Systematic review and metasummary of attitudes toward research in emergency medical conditions
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Emergency departments are challenging research settings, where truly informed consent can be difficult to obtain. A deeper understanding of emergency medical patients' opinions about research is needed. We conducted a systematic review and meta-summary of quantitative and qualitative studies on which values, attitudes, or beliefs of emergent medical research participants influence research participation. We included studies of adults that investigated opinions toward emergency medicine research participation. We excluded studies focused on the association between demographics or consent document features and participation and those focused on non-emergency research. In August 2011, we searched the following databases: MEDLINE, EMBASE, Google Scholar, Scirus, PsycINFO, AgeLine and Global Health. Titles, abstracts and then full manuscripts were independently evaluated by two reviewers. Disagreements were resolved by consensus and adjudicated by a third author. Studies were evaluated for bias using standardised scores. We report themes associated with participation or refusal. Our initial search produced over 1800 articles. A total of 44 articles were extracted for full-manuscript analysis, and 14 were retained based on our eligibility criteria. Among factors favouring participation, altruism and personal health benefit had the highest frequency. Mistrust of researchers, feeling like a 'guinea pig' and risk were leading factors favouring refusal. Many studies noted limitations of informed consent processes in emergent conditions. We conclude that highlighting the benefits to the participant and society, mitigating risk and increasing public trust may increase research participation in emergency medical research. New methods for conducting informed consent in such studies are needed.
Published Version (Please cite this version)10.1136/medethics-2012-101147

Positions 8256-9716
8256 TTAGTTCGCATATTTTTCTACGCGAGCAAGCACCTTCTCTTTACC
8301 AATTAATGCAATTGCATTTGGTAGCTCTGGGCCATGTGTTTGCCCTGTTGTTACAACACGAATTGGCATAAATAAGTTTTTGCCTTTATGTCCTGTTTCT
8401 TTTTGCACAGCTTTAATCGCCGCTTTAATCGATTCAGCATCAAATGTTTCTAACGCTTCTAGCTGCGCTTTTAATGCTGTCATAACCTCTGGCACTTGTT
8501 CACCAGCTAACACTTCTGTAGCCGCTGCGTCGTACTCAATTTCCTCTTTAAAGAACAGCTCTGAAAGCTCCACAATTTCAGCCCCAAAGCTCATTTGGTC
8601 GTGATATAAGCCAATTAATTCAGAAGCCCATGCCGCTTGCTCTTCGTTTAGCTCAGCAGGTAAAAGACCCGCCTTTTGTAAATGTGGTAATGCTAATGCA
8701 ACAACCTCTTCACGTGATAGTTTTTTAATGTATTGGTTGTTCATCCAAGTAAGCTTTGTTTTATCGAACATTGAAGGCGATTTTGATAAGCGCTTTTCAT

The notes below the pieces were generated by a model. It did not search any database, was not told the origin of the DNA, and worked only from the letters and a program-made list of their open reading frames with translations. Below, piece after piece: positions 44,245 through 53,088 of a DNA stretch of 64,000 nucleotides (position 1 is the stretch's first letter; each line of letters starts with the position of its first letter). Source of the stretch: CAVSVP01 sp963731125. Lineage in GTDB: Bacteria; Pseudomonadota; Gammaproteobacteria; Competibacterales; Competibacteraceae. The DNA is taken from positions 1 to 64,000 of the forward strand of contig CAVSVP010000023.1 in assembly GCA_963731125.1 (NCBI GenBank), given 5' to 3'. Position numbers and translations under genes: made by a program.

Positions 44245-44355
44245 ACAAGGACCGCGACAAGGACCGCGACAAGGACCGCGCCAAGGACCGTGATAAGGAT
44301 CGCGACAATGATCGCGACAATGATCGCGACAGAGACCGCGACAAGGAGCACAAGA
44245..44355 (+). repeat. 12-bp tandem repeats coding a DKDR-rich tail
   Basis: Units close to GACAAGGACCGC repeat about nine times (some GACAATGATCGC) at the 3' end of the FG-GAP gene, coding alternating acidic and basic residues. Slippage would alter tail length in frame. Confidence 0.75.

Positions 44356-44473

Publication Infode Oliveira, Lucas Lentini Herling; Hocker, Michael; Limkakeng, Alexander; McKinney, Ross; Moreira, T; Phadtare, Amruta; ... Voils, Corrine Ione (2014). Systematic review and metasummary of attitudes toward research in emergency medical conditions. Journal of Medical Ethics, 40(6). pp. 401-408. 10.1136/medethics-2012-101147. Retrieved from https://hdl.handle.net/10161/10308.
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Associate Professor in the Department of Surgery
This author no longer has a Scholars@Duke profile, so the information shown here reflects their Duke status at the time this item was deposited.
Professor of Surgery
My personal research interest is finding new ways to diagnose acute coronary syndrome. In particular, I am interested in novel biomarkers and precision medicine approaches to this problem. I also have an interest in sepsis and empirical bioethics. As Vice Chief of Research for the Duke Division of Emergency Medicine, I also work with researchers from many fields spanning global health, innovation, clinical trials, basic discovery, and translational research. The
Professor Emeritus of Pediatrics
RESEARCH ABSTRACT Dr. Ross McKinney's research is in the antiretroviral treatment of HIV infected children, and he has additionally published articles on the natural history and pathogenesis of pediatric HIV disease. Dr. McKinney chaired Pediatric AIDS Clinical Trials Group Protocol 300, a large (600 patient) study of zidovudine, didanosine, and lamivudine in HIV infected children. He recently Co-chaired PACTG 1021 (A phase I-II study of FTC, DDI, and efavirenz), and PACTG 390/PenPa
Adjunct Professor in the Department of Medicine
Randomized trials of behavioral interventions; adherence to treatment regimens; spousal support in chronic disease management, mixed research synthesis; measurement of self-reported medication nonadherence
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